SideLines: What to do if you meet a bear

It may have been the biggest manhunt – or in this case, bear hunt – in DeKalb County in years.

Last week, a black bear was spotted south of Genoa heading east. Local authorities had tracked his progression from Stephenson County through here. No one seems to know where the poor fellow came from or where he was headed. Perhaps he was taking a little summer vacation to visit relatives at Brookfield Zoo or maybe the Lincoln Park Zoo in Chicago.

Or maybe not.

Most likely, he got lost or came here because he was looking for food. But who really knows?

There hasn’t been this much excitement over a bear sighting in DeKalb County since Shawn Gayle herded a group of his former Chicago Bears teammates, all members of their 1985 Super Bowl team, to DeKalb High School two summers ago. Besides conducting a blood drive for Life Source, Gayle and Bear buddies Otis Wilson, Steve Fuller, Dennis Gentry, Tim Wrightman and Tyronne Keys conducted what they called a “Gridiron Glory” football camp for area youth. (Perhaps some of what they taught rubbed off on the Sycamore football team as they soared to their best finish ever last fall.)

The excitement is so much that at any moment, I keep expecting to see T-shirts popping up at Wal-Mart, proclaiming they spotted Blackie. (If we’re going to talk about him, it’s only fair he has a name. I can’t call him Smokey because that’s my cat’s name; plus, that is rather obvious anyway.)

As I sat in the newsroom last week listening to sporadic reports coming in over the police scanner, I was hoping we’d get a hot phone tip or two about Blackie’s exact whereabouts. Being a hardy news person, I was more than a little tempted to take a drive over there for a look myself. Of course, the big question was: what would I do if I should run into him?

Like Elvis or Bigfoot, in order to prove that I actually saw him, I’d have to get his picture. The problem with that was I didn’t have my telephoto lens with me. All I had was my little 35 mm, which meant I’d have to get up real close, like within a few feet, to get a really good picture.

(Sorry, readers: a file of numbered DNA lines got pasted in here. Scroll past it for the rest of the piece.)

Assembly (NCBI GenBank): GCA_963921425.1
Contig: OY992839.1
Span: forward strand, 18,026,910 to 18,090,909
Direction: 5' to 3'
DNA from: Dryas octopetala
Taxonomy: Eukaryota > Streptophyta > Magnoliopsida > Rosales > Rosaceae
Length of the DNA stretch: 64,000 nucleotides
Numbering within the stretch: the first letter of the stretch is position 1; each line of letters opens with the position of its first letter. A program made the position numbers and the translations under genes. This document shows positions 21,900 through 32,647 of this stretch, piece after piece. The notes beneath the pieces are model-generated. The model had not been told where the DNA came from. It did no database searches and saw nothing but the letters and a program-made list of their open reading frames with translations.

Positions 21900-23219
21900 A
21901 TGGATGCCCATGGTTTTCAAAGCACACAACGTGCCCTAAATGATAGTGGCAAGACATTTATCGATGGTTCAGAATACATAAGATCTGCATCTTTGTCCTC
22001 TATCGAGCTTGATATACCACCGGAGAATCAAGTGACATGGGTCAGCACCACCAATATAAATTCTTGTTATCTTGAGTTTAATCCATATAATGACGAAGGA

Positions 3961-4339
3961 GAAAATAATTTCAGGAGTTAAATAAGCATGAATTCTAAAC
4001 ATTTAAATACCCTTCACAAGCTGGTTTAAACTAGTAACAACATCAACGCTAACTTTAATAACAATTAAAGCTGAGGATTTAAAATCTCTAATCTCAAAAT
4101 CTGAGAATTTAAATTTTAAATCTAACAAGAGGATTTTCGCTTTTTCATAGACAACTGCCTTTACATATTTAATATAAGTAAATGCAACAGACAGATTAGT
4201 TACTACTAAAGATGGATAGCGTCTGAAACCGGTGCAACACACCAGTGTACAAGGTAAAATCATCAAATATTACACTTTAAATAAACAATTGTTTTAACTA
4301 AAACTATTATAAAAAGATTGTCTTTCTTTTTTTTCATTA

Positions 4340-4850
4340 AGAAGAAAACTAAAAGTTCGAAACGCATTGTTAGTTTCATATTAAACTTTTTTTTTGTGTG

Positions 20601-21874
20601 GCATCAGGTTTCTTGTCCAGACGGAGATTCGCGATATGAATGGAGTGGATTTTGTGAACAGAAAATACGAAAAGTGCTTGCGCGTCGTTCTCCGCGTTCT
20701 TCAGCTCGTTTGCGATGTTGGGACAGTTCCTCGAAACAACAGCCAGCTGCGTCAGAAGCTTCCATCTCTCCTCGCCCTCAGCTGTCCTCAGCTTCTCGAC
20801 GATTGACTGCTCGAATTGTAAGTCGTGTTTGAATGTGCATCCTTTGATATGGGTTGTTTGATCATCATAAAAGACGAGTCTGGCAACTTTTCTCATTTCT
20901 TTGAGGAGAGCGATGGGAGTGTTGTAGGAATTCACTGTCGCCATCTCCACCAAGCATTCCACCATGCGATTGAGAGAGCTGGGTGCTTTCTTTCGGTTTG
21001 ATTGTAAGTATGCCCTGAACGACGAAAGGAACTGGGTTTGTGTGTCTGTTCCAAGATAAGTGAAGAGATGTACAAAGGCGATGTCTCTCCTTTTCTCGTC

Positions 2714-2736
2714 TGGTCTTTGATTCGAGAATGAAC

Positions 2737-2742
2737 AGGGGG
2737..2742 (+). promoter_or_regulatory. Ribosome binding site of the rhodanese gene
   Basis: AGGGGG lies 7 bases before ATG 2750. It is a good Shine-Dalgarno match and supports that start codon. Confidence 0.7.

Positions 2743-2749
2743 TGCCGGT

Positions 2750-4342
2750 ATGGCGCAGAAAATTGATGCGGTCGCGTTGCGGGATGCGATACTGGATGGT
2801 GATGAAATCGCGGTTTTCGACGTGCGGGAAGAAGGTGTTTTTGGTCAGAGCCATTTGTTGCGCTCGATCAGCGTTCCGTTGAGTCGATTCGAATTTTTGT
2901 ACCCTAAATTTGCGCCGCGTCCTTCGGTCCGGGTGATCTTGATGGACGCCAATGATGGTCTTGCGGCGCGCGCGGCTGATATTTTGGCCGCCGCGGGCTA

If I did, what would I say to him? I certainly couldn’t say “cheese,” the way you do with people to get them to smile and relax. If I were to say cheese, the bear might think of Wisconsin. (Who of us wouldn’t?) If he thought of Wisconsin, his thoughts might then drift to Green Bay. If he thought of Green Bay, being a true, blue bear, he would naturally think of the Packers.

That, I’m afraid, might just rile him up. (Especially if he remembered how the Packers beat the Bears on that last second Hail Mary pass in the last game of last season to beat them out of the playoffs.)

And then who knows what could happen?

I wondered where the big fellow planned to spend the night. Someone suggested he might camp out at Russell Woods Forest Preserve, while someone else suggested the old Boy Scout Camp in Kirkland. Personally, I thought Jonamac Apple Orchard might be more appropriate.

I know horses like apples. Do bears? I don’t know.

I also don’t know why there aren’t more bears in this area. If you think about it, this seems like a pretty good place to raise your cubs. There are plenty of parks and recreational activities, great muskie fishing at Shabbona Lake, and, so long as you don’t mess with them or their garbage, most of the people are very friendly.

Best of all, there’s no official bear hunting season around here that I know of.

I do have a tip for Blackie. If you plan to head back east, you’d better be careful. Trust me, once you hit Randall Road, that traffic can be unbearable.

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